Today — April 14 — is the 80th birthday of one of America’s greatest musical game-changers, Morton Subotnick, the man who:
- co-founded the San Francisco Tape Music Center;
- envisioned and developed the electronic synthesizer as a tabletop orchestral palette;
- created Silver Apples of the Moon, the first composition intended specifically for the long-playing vinyl record and home listening;
- as first director of multi-media at the Electric Circus, effected the birth of techno and electronic dance music;
- advanced electronic audio projection/placement and improvisatory interaction to a high art;
- has worked and re-worked Jacob’s Room, a dark opera (sometimes, mono-opera) concerning the absolute isolation of individuals in the universe;
- produced “Making Music,” highly popular software to teach musical concepts to children, and
- last year released Pitch Painter, a $3.99 iPAD app that lets even toddlers compose by choosing instruments from the world over and tracing lines on a screen.
Subotnick is one of the most continuously innovative musicians on the planet, still. He performs, lectures and teaches, and has been getting up at 5 a.m. daily to write a book for M.I.T. Press. He’s candid and articulate about his remarkable 60 year career (he was a child prodigy clarinetist, soloing with symphonies while still in his teens), clear and detailed in his memories (he’s been friends and sometimes collaborator with inventors, composers and artists including Stan Brakhage, James Tenney, Ramon Sender, Donald Buchla, Allan Kaprow, and new music vocalist Joan La Barbara, with whom he’s been together for 33 years). He’s quite fit. He performed the entirety of Silver Apples of the Moon at Moogfest 2012 (today he does that using digital files and Abelton Suite), and has installed a prototype of Pitch Painter in the Human Origins hall of the American Museum of Natural History in Manhattan.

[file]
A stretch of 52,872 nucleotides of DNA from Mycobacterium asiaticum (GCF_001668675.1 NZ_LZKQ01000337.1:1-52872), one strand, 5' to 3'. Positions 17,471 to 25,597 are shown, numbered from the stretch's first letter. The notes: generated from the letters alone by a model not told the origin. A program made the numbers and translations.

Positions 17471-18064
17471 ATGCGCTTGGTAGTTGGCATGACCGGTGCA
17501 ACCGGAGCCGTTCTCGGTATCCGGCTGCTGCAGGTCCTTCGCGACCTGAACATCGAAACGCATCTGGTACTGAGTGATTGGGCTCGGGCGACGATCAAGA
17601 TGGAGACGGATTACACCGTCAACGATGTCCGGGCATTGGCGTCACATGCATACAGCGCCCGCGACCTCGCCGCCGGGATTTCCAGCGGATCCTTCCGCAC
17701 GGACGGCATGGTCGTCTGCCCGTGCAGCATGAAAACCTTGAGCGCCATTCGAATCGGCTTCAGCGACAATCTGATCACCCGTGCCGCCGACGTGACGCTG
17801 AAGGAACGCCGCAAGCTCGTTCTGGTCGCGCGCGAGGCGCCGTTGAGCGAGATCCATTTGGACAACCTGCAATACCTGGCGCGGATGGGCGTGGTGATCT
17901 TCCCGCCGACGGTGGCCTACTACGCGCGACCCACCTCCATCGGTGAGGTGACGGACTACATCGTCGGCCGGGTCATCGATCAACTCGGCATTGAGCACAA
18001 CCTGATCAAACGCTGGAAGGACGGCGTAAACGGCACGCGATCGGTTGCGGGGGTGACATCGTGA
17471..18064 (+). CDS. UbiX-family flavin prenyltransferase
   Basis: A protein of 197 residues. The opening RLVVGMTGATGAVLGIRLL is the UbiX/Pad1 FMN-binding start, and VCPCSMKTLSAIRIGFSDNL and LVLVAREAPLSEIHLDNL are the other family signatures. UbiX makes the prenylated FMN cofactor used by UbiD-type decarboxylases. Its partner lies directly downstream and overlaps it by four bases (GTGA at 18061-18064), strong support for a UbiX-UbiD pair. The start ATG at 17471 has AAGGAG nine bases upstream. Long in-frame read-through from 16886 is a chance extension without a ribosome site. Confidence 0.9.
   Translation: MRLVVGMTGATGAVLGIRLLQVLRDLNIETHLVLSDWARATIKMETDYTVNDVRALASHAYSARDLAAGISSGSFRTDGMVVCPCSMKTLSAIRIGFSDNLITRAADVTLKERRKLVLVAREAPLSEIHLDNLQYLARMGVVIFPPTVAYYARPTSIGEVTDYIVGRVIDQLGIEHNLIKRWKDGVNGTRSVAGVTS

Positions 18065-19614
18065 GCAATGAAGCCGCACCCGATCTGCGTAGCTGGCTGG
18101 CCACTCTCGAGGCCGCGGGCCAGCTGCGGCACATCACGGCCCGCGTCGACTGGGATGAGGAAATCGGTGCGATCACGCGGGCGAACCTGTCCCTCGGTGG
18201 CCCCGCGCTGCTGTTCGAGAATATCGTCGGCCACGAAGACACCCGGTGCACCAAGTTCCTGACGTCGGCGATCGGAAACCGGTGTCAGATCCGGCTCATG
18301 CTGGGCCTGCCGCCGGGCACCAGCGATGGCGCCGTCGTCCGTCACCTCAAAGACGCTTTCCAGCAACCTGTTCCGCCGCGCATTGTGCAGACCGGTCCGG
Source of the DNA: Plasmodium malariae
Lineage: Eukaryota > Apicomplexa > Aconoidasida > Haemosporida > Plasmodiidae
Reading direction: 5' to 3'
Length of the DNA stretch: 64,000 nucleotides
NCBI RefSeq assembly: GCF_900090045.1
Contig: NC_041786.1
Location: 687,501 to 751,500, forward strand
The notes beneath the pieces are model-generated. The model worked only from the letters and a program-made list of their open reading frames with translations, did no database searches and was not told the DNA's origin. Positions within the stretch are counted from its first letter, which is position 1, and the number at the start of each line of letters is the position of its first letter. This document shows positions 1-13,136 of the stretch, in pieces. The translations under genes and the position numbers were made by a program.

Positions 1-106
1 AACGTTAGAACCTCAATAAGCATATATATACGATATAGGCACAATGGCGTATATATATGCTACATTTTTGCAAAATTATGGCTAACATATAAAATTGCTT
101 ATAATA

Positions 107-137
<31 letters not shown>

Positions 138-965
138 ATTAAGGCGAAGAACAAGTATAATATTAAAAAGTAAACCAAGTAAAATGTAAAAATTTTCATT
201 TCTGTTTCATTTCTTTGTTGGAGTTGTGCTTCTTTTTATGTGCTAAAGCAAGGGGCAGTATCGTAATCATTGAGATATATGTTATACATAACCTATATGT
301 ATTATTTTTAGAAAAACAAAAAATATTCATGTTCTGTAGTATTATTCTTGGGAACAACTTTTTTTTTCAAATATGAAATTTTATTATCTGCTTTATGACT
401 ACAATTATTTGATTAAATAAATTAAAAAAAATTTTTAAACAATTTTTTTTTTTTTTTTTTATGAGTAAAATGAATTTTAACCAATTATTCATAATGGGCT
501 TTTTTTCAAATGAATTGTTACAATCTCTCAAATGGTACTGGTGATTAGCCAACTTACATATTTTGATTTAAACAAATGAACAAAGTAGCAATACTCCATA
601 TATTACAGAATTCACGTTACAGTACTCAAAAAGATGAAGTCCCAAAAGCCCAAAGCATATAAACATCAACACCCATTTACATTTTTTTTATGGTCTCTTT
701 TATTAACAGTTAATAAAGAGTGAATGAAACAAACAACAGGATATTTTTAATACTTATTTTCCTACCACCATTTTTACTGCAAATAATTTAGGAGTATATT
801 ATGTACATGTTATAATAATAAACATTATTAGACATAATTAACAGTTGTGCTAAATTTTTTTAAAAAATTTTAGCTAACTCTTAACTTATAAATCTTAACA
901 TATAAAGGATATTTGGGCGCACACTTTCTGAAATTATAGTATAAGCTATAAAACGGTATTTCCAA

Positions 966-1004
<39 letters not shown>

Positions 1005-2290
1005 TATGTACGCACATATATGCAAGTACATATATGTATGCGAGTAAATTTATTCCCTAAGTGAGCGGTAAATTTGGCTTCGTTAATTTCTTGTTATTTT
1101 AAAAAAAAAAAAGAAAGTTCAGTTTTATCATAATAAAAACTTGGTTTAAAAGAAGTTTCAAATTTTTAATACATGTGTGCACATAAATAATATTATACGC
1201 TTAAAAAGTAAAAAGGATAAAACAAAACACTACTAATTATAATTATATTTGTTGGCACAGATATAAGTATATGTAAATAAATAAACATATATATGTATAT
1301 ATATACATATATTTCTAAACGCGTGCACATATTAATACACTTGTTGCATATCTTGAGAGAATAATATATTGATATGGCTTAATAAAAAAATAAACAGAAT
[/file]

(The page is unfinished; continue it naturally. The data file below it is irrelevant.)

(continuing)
I’ve been able to spend some time with Subotnick over the past year, in an attempt to produce a radio profile for NPR, which I hope will be broadcast within the next week.
Here’s what happened when Mort let me play with Pitch Painter (click to hear audio file). Besides that fun, Mort brought up two ideas in conversation that won’t make it to my radio script, yet stay with me.
One is his dictum that “The appropriate feeling to come from listening to electronic music is awe,” by which he means electronic music has the power of a force of nature, a sound that generates wonder, rather like listening to a waterfall.
The second is his speculation that in the 21st Century, time will be the new frontier. Perhaps not for manipulation — he’s not suggesting that a time machine is about to be invented — but he believes there will be an understanding that all time eras exist simultaneously . The example he gave me was that the clash between Western culture and Osama ben Laden, for instance, was a clash of epochs, and that ben Laden actually lived with a worldview akin to that of the West’s Middle Ages, which would not possibly countenance the West’s digitally-directed 21st Century. Yet both do
Subotnick’s music since Silver Apples (1967) includes many electronics works — Sidewinder, Touch, The Key To Songs, The Wild Bull, Until Spring, A Sky of Cloudless Sulpher, Gestures: It Begins With Colors (with La Barbara), Until Spring — often including live video mixes, films and dancers. His work has never sounded like anything else, like anyone else’s. The simplest, over-arching description I can offer is it bubbles with complex, visceral joy. Exception to the joy and it’s a big one: Jacob’s Room. But take a look at the beautiful German production —
If you’ve got an iPad, download Morton Subotnick’s Pitch Painter (via the iTune store). Share it with kids — or else they’ll grab it from you. Tell them who to thank. Happy Birthday, Morton Subotnick.